How to Look at Hands
It was neither love nor fear that made me do it
But the need for comfort
Mother said yes
My heart said whatever
It was neither love nor fear that made me wear it
But the look on her face when I said I love you
It’s the look I saw in The Notebook
Cue the soundtrack
And now when I walk into a room
I feel the glares
My hand goes
Whether we are on the subway in Toronto or seated in a classroom, it is an undeniable fact that we notice people’s hands. The way we see an individual is shifted once our eyes wander to their hands. When two people hold hands there is so much to be understood from it as hands are complex markers in society. From two friends on their way to lunch to two lovers with the need to be close to each other , hands have proved to be communicative tools that are symbolic of love and commitment.
When we look at someone’s hands it is not so much about whether they need a manicure or if their pinky is a little bit crooked, but often so to see if they are wearing a ring. What has been coined “ the ring finger” is a marker for many that indicates the relationship status of an individual. Once someone wears a ring on this finger ones perspective shifts of the individual without them even being aware of such. Though our perspective of hands and rings is somewhat subjective to our experiences and knowledge, it is also rooted in norms and ideologies. For a widower wearing her ring might be a source of comfort, for a divorced male it may be a reminder of all that he has lost and for some of my colleagues it really is just another finger.The reason that this finger is used for the purpose of marriage is the belief that it is the only one that has a vein which directly connects to one’s heart. The idea then seems to be that the relation between hand and heart allows for a connectivity that is somehow symbolic of love and commitment.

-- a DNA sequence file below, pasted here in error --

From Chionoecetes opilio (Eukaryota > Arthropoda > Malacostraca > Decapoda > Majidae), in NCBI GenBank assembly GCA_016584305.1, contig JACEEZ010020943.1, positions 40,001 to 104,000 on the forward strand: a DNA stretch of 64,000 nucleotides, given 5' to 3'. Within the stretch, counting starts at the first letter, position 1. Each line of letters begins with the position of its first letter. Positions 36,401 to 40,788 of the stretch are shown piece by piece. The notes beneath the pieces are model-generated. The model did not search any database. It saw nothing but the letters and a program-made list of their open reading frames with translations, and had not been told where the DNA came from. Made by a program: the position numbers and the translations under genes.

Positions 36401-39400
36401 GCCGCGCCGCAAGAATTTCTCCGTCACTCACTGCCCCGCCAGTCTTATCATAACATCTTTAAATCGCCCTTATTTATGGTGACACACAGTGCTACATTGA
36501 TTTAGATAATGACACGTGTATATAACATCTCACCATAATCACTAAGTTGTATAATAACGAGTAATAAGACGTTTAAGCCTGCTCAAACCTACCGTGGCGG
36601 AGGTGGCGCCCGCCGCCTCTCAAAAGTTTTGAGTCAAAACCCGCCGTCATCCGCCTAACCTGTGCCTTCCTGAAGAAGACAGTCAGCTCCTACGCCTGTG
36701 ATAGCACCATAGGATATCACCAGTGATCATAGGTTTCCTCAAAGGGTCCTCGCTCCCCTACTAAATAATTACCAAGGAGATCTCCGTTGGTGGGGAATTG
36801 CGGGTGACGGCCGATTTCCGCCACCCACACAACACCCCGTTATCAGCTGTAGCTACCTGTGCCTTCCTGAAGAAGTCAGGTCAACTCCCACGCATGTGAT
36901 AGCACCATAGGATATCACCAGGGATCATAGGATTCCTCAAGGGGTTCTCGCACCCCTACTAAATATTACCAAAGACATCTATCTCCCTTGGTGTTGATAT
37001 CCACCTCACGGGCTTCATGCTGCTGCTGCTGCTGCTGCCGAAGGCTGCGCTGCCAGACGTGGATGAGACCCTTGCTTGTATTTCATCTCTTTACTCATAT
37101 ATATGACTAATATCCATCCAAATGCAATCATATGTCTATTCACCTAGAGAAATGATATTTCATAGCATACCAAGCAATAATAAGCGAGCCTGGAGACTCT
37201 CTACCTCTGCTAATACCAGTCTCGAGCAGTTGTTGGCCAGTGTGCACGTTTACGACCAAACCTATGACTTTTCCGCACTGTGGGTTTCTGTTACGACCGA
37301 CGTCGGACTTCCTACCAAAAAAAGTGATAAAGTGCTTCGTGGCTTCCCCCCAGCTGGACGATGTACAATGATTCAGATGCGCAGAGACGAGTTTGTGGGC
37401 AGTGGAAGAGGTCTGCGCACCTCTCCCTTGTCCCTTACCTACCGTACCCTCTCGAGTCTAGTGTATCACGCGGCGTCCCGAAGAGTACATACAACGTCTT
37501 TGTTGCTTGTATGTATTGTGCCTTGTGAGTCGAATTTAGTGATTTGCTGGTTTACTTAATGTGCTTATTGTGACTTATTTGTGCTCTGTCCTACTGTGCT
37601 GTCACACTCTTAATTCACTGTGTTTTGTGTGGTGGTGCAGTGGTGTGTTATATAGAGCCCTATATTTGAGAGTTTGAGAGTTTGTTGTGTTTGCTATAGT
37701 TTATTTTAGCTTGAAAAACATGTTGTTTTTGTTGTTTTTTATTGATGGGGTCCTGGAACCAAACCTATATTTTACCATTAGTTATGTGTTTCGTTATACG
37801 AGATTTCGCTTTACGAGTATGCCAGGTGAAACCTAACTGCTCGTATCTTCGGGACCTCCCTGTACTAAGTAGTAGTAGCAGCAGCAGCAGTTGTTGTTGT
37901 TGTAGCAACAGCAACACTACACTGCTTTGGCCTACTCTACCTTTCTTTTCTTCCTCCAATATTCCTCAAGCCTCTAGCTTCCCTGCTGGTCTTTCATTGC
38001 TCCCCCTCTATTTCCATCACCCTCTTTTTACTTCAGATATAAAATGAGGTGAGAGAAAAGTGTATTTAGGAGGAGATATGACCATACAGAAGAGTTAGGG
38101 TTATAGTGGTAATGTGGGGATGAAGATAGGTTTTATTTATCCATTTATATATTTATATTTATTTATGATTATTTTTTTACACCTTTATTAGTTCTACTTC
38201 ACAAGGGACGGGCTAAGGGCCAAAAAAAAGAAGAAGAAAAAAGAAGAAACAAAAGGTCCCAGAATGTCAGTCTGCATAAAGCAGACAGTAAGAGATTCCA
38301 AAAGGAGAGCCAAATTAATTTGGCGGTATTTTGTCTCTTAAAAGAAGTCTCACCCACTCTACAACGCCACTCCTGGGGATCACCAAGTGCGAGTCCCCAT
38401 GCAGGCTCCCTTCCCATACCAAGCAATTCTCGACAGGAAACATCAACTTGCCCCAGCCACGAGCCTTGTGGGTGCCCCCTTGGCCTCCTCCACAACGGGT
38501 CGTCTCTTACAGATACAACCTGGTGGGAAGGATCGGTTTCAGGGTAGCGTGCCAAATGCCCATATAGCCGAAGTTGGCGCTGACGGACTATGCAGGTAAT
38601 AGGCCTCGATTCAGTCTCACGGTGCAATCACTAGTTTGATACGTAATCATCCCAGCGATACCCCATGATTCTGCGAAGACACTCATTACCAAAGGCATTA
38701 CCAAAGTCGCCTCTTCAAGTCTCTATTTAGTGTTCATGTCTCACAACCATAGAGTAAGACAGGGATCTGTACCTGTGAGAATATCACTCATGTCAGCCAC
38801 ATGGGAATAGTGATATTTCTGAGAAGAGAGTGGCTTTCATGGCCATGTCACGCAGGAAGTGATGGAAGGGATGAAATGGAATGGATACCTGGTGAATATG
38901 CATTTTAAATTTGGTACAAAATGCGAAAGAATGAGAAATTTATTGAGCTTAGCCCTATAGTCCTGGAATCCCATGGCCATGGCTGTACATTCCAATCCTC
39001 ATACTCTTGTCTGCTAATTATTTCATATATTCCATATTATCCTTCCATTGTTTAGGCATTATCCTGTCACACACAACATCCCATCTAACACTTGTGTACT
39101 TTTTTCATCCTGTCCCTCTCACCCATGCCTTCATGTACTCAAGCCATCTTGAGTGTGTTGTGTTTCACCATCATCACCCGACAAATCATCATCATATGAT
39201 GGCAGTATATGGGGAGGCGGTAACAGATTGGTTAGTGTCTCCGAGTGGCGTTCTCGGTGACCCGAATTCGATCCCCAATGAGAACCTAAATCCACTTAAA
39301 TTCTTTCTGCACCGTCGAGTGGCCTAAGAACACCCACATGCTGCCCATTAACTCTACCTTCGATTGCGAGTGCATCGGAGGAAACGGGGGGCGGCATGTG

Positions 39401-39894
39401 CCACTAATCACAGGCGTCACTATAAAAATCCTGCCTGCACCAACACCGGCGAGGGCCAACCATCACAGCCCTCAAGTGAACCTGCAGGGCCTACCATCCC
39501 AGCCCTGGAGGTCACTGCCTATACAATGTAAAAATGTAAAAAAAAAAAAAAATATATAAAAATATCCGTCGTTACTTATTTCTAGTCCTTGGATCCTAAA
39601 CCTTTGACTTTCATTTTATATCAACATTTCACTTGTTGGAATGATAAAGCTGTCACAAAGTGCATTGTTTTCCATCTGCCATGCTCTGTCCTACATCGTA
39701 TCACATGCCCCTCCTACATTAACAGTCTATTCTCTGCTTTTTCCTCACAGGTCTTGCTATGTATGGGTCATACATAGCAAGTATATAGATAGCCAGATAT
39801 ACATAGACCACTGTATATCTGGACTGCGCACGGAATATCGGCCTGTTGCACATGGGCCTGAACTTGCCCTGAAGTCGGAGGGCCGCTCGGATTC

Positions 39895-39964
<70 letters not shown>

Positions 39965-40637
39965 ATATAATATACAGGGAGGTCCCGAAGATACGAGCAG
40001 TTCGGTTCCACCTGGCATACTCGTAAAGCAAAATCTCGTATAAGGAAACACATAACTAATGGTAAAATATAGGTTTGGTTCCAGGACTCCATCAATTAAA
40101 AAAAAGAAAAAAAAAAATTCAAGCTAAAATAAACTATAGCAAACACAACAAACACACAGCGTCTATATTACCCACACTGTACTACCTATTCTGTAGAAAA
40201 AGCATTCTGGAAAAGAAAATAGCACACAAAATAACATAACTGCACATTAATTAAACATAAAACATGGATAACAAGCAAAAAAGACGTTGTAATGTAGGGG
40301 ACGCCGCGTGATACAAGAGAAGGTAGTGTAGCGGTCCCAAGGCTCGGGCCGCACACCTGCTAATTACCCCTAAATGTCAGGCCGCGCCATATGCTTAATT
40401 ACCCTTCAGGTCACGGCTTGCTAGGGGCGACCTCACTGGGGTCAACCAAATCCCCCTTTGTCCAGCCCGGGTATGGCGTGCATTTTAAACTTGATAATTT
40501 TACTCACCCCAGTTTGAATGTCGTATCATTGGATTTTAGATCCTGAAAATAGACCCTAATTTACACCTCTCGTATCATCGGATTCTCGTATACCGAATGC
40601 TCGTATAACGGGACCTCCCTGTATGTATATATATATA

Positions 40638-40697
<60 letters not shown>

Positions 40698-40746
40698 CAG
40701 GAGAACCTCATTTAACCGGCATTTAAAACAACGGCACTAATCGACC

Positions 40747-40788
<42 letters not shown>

When we look at a person we get a sense of who they are usually through their facial expressions and body language especially. In a glance and go society the question stands as to why hands and rings are so important. There seems to be no true relation between a circular metal object on the third finger of one’s hand and the decision to love and be with someone. The institution of marriage is merely a symbol for some people. For others it is a sacred union between two people and God. In any case hands and rings are really as seen in these images, social markers and indicators. Why then are we bound by hands? The intimacy that comes from physical contact with another individual shows how our interaction with those around us affects ideally our understanding of intimacy and relationships. When physical contact takes place between two people it is usually an intimate gesture that breaks through the boundaries of standardized formal interaction; our hands are agents of such intimacy.
Elkins, James. How to Use Your Eyes. Routledge, 2000.
Images in this online exhibit are either in the public domain or being used under fair dealing for the purpose of research and are provided solely for the purposes of research, private study, or education.